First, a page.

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Everything posted by Trew

  1. The chances of you finding someone who went to UofT law with a Dutch undergraduate degree is very low. Try calling the admissions committee and asking how they consider foreign degrees.
  2. No, it's not. An agreement to accept less money than what a debtor owes is not for use in a proceeding.
  3. what if I told you you can disagree with someone without being a douchebag about it
  4. Yeah I don't think Davies decided to raise their student salary the last time they did because students had "leverage" over them.
  5. It's somewhere in that book, but yours is probably closer to the mark
  6. I think it's over 7.0 (about 15%), but check the 60 page handbook lol it's in there
  7. Is there really no employment-related work that you did at the hospital or clinics? If not, why is it that you are deciding to transition to employment or estates but not other areas of law? There has to be something you can cling to
  8. Albeit not the best areas, Dundas and Jarvis all the way up to Wellesley and Jarvis. Almost everything West of that is over $1000. It also gets most costly as you approach Bloor or Queen
  9. You may not have determined one specific practice area, but have you eliminated any? If so, just take the foundational courses in the areas you still see a possibility in. I did my SPI in the summer, so my experience wasn't really a balance between coursework, but there's a 60-80 hour limit which is roughly the same amount of time you'll spend taking a course.
  10. Alright, well if you must limit your chances, then are the BC schools the best use of those resources? They're more competitive than Queen's
  11. I disagree. If you had spent that $1000 last year to apply to a school that might have accepted you this year, then you wouldn't be paying for another application cycle, LSAT attempt, etc. Also, suppose this year you didn't apply to Queen's and UofT and ended up doing really well on the LSAT, your loss. So you're buying both the opportunity and safety net by spending more at the outset. $1000 also seems pretty high, I think I paid half that for 5 schools. Logic Games is the best section to be the worst at because it's very formulaic and predictable. There's really only 3 different game designs to know. That might be it. In fact, my first unsuccessful personal statement made this same mistake as I took a law-related major. It's fine to mention your career goals and why, but I expect you went overboard like I did. Do better on the LSAT. You're right there and the margins are that thin. 1 point can and does make the difference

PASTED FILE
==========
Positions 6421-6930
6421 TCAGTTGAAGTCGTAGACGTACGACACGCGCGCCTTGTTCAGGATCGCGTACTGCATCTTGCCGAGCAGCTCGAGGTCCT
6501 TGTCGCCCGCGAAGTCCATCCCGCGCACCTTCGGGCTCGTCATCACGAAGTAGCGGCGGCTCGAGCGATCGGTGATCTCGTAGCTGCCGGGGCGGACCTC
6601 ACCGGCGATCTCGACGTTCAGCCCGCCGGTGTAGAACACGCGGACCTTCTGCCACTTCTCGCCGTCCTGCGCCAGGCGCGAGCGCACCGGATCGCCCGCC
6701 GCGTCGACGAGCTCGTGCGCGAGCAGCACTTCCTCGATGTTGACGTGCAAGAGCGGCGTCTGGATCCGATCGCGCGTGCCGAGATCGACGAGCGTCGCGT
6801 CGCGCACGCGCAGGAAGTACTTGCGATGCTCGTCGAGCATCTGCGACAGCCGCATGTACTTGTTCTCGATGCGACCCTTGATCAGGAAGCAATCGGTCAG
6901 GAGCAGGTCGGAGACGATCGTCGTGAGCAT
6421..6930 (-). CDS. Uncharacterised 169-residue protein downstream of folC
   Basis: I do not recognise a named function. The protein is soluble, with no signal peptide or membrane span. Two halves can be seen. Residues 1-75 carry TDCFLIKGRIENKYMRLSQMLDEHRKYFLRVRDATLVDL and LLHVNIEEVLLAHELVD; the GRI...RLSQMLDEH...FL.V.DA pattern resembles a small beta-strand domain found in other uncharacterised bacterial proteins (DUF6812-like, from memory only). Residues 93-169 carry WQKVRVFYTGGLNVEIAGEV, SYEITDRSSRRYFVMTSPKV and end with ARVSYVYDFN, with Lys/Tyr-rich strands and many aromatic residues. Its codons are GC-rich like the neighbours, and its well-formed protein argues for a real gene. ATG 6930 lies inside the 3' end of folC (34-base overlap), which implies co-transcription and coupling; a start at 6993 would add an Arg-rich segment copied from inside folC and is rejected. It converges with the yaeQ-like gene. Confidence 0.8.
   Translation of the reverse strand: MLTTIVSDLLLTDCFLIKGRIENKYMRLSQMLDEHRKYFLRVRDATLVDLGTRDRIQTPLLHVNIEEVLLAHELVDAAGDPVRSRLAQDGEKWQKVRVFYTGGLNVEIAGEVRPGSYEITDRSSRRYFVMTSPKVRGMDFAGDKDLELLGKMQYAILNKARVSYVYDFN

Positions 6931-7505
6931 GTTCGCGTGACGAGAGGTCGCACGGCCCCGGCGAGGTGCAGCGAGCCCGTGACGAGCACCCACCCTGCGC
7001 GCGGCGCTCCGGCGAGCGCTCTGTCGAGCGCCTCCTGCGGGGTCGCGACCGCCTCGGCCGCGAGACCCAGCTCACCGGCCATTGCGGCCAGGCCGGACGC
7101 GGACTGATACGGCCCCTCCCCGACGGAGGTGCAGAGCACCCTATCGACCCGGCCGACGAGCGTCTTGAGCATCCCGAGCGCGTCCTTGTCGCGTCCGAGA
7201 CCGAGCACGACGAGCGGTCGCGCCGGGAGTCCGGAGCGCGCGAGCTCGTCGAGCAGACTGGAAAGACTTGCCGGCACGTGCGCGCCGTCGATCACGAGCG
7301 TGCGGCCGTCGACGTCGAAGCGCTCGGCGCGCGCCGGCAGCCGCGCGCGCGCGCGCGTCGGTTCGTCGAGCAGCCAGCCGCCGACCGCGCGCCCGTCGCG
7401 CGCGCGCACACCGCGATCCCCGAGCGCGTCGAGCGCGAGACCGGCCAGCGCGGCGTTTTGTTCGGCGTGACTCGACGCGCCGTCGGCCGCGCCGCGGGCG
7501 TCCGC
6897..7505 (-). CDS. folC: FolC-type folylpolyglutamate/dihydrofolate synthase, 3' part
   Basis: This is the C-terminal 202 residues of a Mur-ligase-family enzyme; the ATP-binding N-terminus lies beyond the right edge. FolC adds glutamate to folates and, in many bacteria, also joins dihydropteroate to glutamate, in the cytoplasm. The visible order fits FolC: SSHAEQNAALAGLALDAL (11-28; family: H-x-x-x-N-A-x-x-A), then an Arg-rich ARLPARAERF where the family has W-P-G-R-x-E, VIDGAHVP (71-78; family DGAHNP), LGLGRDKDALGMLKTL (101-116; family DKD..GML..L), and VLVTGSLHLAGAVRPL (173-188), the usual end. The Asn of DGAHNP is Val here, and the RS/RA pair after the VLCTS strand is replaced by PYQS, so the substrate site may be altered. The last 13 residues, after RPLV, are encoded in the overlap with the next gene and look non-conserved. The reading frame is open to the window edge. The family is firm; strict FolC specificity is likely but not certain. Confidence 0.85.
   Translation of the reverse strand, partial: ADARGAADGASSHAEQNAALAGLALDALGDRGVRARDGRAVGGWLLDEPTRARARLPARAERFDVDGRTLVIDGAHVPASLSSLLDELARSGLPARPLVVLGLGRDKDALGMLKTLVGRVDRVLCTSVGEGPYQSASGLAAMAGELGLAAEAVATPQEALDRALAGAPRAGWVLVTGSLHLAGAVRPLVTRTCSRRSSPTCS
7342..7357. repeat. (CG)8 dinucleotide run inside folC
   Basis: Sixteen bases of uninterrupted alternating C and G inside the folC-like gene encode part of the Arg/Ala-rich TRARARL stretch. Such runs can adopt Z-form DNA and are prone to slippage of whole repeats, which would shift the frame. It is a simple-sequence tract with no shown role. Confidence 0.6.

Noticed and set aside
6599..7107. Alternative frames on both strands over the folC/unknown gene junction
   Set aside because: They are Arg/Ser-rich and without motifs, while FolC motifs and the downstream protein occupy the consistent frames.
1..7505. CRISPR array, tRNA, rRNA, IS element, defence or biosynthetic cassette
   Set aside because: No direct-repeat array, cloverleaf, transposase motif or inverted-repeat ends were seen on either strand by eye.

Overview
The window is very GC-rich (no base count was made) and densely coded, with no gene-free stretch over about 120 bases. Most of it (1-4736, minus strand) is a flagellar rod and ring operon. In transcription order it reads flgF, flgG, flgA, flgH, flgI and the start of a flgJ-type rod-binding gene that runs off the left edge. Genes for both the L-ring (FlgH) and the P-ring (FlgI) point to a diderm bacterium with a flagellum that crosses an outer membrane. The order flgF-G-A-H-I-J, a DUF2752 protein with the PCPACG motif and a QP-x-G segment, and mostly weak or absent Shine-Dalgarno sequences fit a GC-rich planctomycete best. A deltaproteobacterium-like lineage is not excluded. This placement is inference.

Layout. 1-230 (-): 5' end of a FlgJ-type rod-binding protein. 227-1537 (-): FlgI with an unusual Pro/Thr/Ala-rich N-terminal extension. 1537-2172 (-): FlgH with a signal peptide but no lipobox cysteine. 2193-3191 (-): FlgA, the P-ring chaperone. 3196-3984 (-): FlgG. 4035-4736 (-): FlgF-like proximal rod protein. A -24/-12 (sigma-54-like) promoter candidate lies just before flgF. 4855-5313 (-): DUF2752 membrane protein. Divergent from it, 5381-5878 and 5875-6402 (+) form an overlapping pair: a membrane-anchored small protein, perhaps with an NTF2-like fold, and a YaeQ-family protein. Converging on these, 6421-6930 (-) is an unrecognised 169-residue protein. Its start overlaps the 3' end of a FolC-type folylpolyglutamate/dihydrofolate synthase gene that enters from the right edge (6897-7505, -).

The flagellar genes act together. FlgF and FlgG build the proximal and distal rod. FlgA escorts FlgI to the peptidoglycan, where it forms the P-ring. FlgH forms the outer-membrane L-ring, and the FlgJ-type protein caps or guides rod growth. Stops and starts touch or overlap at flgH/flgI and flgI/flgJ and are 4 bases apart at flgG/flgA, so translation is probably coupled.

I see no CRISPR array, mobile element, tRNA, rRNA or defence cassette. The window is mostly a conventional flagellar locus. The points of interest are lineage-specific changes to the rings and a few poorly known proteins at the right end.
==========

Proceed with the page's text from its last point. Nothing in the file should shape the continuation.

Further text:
12. Why don't you just apply to all 6 Ontario schools like most applicants. I mean, it happened to you more than once so that's actually ridiculous on you. Now comes the nicer part, you have decent stats for having overcome a lot and the above post was spot on that you're a few LSAT points away from getting it. Do you realize that's essentially doing better on one game? Make every practice rep count this year. I know it seems like you're far off, especially temporally, but you're right there man. Re an adcomm telling you that you're not the type of applicant they're looking for, there are 2 different responses I endorse. The first is to take it as truth and look towards your personal statement; maybe you said something weird or maybe the school actually just isn't a good fit for no fault of your own. The second response is to hell with them. Obviously don't articulate or express that, but that attitude worked for me when I was in your position. Edit: also note almost every law school consider your highest LSAT so don't stress the other attempts
  13. Charter Remedies with Johnston, International Law with Rock, Legal History with Backhouse
  14. I don't know, but if they did, law school grades would still be more important. Also, if it came down to a tough decision between two applicants, I expect the interview would be more determinative.
  15. I can't speak on Western's clinics specifically, but demonstrating genuine interest, high grades, and likeable personality seem to be the key hiring factors. Grades play less of a role for upper year postings
  16. I would want the articling supervisor to fulfill their undertaking so that OP could be called to the bar
  17. "presuming" OP has quit their articles if they don't work during PLTC clearly implies the relationship has ended; this email was sent after OP informed the firm they wont work during PLTC. There was also reference to an employment condition. Regardless, the sender isn't even OP's articling supervisor, so they're irrelevant as far as the licensing requirement goes (probably not someone I'd want to work with afterwards). The termination wasn't by mutual agreement, so it will be referred to the Law Society anyways unless OP stays or consents to leaving.
  18. Any word on which faculty members were appointed?
  19. I would have chosen Ryerson over my school
  20. I never understood this position. Regardless of how difficult a course is, there are still people who get As, Bs, and Cs. Accordingly, there are people in law school with Engineering and Science degrees. They may know more technical or "difficult" content, but they weren't at a disadvantage in terms of undergrad grading.
  21. Good enough to be very competitive at all schools, well done
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